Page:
“Ever tried. Ever failed. No matter. Try again. Fail again. Fail better.”
Samuel Beckett’s famous words have a nice ring to them. And for a long time, they’ve permeated the wider circles of entrepreneurship as a kind of Silicon Valley mantra.
Failure is necessary. Failure is humbling. Failure is, almost — trendy?
At least on the outside.
Backstage, we scramble hysterically to avoid it at all costs. After all, businesses rely on consistency, predictability, and success — the opposite of failure.
And let’s be clear. Taking a glib, cavalier attitude toward failure is dangerous.
Entrepreneur-turned-VC Mark Suster argues that the Fail Fast mantra is:
“Wrong, irresponsible, unethical and heartless. Tell that to the person who wrote you $50,000 of their hard earned money and entrusted you to try your best. Fail fast?”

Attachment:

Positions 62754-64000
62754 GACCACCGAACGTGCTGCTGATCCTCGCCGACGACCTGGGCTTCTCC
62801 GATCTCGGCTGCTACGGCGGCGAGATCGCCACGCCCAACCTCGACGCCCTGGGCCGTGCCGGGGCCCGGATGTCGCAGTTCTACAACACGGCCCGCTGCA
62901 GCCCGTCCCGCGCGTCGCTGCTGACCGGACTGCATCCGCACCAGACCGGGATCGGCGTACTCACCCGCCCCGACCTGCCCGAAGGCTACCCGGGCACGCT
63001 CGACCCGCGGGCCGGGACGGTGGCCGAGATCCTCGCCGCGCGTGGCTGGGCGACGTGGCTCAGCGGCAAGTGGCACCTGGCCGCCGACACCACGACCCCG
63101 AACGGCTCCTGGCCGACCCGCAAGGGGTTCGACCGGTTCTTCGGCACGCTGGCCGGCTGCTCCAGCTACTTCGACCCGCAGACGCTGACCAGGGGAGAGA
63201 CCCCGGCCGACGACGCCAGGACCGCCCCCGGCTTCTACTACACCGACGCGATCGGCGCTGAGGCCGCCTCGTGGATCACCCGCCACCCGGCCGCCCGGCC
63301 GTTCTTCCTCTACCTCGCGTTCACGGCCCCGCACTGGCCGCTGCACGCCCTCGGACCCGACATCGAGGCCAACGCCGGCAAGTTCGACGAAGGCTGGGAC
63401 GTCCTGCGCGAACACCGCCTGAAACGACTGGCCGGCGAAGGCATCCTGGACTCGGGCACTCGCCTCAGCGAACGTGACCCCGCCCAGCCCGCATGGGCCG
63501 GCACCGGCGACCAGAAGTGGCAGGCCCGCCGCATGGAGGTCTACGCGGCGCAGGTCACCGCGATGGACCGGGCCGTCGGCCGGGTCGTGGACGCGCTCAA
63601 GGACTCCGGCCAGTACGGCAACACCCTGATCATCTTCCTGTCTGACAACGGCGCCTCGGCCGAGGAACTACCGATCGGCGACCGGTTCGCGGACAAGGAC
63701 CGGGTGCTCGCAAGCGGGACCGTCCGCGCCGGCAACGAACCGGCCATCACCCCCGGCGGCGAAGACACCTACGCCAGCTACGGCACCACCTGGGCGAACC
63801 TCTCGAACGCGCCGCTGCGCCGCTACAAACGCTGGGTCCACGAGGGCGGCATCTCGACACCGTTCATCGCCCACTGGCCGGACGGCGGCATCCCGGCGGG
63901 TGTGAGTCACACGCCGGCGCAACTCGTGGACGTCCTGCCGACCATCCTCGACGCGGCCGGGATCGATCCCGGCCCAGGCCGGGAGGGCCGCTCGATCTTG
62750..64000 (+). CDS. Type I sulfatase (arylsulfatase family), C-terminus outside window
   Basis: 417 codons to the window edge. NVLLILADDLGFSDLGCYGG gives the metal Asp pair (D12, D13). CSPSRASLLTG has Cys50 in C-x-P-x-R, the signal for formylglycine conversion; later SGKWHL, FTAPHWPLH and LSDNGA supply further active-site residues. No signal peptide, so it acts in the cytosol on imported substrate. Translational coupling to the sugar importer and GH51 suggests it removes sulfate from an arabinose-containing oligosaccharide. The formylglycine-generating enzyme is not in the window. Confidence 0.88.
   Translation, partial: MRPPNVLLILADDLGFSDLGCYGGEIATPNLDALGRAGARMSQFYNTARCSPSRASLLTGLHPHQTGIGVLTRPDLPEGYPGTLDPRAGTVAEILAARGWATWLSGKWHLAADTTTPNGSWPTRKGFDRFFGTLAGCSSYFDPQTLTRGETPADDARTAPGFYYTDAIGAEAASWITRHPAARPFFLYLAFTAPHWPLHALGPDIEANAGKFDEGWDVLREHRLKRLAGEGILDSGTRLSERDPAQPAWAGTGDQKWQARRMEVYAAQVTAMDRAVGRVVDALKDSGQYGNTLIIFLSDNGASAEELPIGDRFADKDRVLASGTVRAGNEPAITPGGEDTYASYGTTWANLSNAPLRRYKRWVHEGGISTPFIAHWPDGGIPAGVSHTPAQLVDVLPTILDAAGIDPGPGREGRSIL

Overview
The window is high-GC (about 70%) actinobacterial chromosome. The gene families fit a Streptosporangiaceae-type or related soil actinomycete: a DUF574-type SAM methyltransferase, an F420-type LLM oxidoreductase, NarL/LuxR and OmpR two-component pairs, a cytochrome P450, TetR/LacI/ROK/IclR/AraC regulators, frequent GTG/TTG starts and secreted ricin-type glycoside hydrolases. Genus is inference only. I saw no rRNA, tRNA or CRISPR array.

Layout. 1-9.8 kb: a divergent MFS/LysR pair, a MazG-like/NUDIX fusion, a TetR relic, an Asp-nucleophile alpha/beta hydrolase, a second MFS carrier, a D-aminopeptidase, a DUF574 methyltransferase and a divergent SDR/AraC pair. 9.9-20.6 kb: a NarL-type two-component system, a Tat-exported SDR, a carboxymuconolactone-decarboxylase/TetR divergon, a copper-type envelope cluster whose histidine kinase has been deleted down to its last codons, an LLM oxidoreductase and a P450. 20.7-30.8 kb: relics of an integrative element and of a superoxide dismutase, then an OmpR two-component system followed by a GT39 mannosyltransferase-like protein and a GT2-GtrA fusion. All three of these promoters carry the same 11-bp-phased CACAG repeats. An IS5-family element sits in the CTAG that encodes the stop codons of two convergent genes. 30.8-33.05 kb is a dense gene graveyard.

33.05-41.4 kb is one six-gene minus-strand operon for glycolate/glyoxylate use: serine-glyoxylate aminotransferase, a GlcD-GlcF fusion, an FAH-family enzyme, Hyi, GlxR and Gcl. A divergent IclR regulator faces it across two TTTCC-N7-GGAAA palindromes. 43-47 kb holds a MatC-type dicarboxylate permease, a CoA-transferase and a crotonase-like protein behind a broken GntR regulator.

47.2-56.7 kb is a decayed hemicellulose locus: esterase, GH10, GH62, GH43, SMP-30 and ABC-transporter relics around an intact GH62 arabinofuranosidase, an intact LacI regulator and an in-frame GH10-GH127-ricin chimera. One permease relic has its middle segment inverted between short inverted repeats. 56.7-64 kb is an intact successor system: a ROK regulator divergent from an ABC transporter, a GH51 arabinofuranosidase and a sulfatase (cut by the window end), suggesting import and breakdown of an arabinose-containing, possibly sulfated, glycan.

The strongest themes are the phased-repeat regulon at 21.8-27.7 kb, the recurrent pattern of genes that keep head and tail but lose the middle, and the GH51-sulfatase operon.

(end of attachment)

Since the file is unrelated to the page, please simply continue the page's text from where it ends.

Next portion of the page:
And failure certainly isn’t something to seek out. But it is inevitable. And with the right perspective, it can be transformed into something altogether more positive.
Throughout the 12-year process of transforming Jotform from a fun side project to a 110-employee business that serves 4 million users, I’ve navigated many failures: often laughably small, occasionally worryingly big.
Here’s everything I’ve learned.
1. Your reaction to failure matters more than…
When we hear billionaire moguls like Richard Branson or Jeff Bezos wax lyrical about the benefits of failure, what they really mean is this:
As an entrepreneur, you need to be prepared to experiment; to take risks that don’t always pay off.